Chef Han has big plans for Labyrinth that aren’t confined to just defining local cuisine. More than that, he wants to put Singapore on the map. Just like how Rene Redzepi – with his commitment to focusing on local and seasonal produce – revolutionised Nordic cuisine with Noma in Copenhagen. While Chef Han has already built a reputation for pushing boundaries with Labyrinth – thanks to its avant-garde interpretations of Singapore favourites – in recent years, he’s deepened his focus on using produce from local farms. “I’m just proud of what we have,” he says. “Growing good produce is 50 per cent of the work. Then chefs translate that work onto a plate.”


Photography: Darren Chang; Art direction: Shan

Chef Han is also big on injecting as much authenticity as he can into his cooking. For example, by using a traditional oyster sauce made from scratch rather than from a bottle. The oyster sauce at Labyrinth is an 80-year-old recipe used in dishes like its caramelised abalone tart. The recipe calls for fresh and dried oysters to be slow-cooked and caramelised with natural sugars over three days. It’s a tedious process, but the outcome is worth it. “I thought to myself, ‘wow’,” recalls the 33-year-old. “The depth of flavour and umami made me understand what it means to taste oyster sauce.” For Chef Han, modern Singapore cuisine goes beyond just replicating hawker flavours. “It’s about using local ingredients and evoking memories,” he points out.

You might not guess, for example, that the duck liver pate (paired with waffles) actually pays homage to his favourite after-school childhood snack – waffles with jam and butter from Prima Deli Bakery. “Like the heartland snack, it’s more cake-like than its fluffy and crunchy Western counterpart,” he says. To recreate the “butter”, duck fat and duck liver are cooked together with chopped garlic, shallots and eight-year-old Shaoxing wine, then blended with cream and left to set. It’s served up with a jam that’s made from home-grown goji berries, for a truly local take – in every sense of the word.

Address: Labyrinth, #02-23 Esplanade Mall; Tel: +65-6223-4098; 12pm-2.30pm (Tuesdays – Fridays), pre-theatre menu starts at 6pm (Thursdays – Sundays), 6.30pm-11pm (Tuesdays – Sundays) 


3. The Heritage Hero: Pang Kok Keong, chef-owner of Pang’s Hakka Delicacies

Photography: Darren Chang; Art direction: Shan

Pang Kok Keong is better known as the man behind Antoinette, and for its French inspired sweet treats like macarons and rose cake. But after more than 20 years dabbling in French cuisine, Chef Pang, 42, decided it was time to sink his teeth into the roots of the Hakka dialect group he belongs to. Earlier this year, he set up Pang’s Hakka Delicacies, cooking snacks from his childhood out of Antoinette’s Penhas Road kitchen which are then picked up by hungry customers in the back alley.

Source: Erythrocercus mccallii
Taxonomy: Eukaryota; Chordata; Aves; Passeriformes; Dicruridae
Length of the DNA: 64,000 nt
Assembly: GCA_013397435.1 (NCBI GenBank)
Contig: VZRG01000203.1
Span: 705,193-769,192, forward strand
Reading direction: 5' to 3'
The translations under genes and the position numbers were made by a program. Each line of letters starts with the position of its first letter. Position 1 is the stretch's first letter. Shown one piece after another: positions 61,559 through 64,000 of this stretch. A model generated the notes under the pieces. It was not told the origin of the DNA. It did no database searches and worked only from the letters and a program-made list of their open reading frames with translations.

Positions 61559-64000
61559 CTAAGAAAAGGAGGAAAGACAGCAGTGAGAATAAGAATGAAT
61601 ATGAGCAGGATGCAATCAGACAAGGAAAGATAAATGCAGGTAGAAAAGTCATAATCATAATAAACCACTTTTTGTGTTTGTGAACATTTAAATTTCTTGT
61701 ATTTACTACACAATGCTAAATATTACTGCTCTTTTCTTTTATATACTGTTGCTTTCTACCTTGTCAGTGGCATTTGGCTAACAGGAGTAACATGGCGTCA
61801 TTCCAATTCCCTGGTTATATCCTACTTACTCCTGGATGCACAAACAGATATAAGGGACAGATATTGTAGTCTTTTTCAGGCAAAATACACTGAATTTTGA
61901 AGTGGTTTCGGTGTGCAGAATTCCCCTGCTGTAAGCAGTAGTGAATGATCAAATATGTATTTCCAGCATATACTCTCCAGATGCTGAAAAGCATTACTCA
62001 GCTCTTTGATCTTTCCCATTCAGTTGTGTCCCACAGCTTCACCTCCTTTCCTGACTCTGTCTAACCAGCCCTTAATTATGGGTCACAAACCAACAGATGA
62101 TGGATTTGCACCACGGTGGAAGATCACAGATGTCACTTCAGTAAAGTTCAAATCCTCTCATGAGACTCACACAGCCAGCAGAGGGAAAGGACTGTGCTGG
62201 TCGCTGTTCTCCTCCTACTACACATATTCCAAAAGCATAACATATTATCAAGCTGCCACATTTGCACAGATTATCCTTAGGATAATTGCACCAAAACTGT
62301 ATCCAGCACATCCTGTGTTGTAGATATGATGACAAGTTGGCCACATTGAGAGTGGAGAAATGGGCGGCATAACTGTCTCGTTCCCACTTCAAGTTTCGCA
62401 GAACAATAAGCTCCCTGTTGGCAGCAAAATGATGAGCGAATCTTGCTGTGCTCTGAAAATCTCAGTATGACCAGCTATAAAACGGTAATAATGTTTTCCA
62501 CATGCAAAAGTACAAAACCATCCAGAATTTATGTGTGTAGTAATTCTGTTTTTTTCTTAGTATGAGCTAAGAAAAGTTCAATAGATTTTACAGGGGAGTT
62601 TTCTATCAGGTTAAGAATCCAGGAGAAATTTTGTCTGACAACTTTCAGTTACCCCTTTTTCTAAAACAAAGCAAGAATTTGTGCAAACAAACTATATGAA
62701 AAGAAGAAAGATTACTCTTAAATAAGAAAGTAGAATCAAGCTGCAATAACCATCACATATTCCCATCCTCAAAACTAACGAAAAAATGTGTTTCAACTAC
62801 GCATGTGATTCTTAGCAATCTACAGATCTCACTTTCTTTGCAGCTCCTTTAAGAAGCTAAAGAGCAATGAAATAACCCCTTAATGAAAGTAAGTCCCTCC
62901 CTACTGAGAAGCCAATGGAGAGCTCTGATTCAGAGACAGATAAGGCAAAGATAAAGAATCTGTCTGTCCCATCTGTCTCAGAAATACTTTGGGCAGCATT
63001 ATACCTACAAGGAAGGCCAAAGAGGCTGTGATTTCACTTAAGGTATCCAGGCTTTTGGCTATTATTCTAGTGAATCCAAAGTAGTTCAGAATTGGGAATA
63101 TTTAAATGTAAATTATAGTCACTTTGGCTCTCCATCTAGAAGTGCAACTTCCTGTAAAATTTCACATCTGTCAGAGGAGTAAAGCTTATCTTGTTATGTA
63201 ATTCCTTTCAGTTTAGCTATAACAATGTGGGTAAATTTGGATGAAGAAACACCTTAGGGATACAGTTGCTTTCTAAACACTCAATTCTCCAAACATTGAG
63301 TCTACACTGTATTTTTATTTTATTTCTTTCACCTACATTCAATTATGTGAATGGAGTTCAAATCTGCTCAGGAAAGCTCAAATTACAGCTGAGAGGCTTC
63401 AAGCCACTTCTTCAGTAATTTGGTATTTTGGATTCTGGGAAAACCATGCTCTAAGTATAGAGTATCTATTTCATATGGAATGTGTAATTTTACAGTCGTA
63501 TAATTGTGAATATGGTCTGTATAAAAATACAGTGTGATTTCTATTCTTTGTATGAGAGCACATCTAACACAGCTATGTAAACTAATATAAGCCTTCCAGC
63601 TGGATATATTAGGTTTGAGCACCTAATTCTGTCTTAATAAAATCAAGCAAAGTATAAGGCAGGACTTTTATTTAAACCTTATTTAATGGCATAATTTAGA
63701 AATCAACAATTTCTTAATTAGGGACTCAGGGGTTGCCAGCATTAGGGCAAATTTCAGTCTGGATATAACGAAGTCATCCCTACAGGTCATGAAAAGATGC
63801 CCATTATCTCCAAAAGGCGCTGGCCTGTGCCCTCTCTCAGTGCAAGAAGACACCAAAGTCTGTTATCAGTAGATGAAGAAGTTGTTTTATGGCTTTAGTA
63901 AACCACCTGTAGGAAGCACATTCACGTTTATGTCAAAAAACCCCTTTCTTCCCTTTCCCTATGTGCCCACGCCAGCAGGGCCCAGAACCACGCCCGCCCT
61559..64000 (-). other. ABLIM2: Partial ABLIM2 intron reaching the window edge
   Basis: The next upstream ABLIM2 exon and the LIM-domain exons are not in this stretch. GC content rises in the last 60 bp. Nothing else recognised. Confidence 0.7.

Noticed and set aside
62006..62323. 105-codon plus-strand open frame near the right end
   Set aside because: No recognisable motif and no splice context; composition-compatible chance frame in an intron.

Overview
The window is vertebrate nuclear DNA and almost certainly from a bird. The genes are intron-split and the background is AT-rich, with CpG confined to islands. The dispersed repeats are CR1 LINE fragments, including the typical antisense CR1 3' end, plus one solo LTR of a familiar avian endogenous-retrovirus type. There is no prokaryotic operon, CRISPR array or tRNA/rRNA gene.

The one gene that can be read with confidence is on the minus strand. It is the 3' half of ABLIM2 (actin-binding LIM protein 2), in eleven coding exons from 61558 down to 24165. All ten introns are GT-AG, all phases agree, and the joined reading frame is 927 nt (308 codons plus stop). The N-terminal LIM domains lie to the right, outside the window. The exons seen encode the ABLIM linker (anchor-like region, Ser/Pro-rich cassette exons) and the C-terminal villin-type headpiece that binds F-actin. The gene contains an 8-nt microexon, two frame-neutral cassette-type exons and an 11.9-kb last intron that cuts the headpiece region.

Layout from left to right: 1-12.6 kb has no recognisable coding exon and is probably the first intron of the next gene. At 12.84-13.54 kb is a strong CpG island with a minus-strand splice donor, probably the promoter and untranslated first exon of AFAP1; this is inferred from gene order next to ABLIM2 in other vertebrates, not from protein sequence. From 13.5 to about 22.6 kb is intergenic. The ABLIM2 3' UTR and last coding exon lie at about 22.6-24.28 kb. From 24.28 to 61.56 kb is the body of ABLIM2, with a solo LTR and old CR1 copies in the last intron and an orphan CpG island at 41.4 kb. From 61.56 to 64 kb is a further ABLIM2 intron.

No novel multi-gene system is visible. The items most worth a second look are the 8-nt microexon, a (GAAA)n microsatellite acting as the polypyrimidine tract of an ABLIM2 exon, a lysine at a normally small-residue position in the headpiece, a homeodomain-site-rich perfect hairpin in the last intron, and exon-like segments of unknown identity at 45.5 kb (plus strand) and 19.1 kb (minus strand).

Other than Hakka yong tau foo, most dishes from this particular dialect group are foreign to many Singaporeans, says Chef Pang. He wants to change that with his daily menu of five Hakka staples that include a peppery suan pan zi – commonly known as “abacus seeds”. It’s a quintessential Hakka dish of yam “gnocchi”, shaped like ingots. Other items include mugwort kueh (a mugwort dumpling stuffed with radish, turnip and pork), yam cake, and mee tai mak – a noodle dish. Nostalgia for his mother’s cooking is the driving force behind this effort to recreate these traditional dishes.


Photography: Darren Chang; Art direction: Shan

Chef Pang has spent the last couple of years perfecting Hakka recipes – piecing them together from websites, books, conversations with his mother and, of course, his own memory.

Like cakes and bread, making Hakka kueh requires a great deal of precision, balancing the flour and starch perfectly so the kueh has the right amount of bounce and chewiness. “It’s difficult because you’re trying to get the cooks to understand what proper Hakka food tastes like when they have neither tried nor made such things before,” he says.

Order via WhatsApp (+65-9021-7507) only, at least one day in advance. Pickup is on weekends, 11am-1pm, at Antoinette, 30 Penhas Road. Check Facebook (Pang’s Hakka Delicacies) for updates.



This story was originally published in the August 2018 issue of Her World.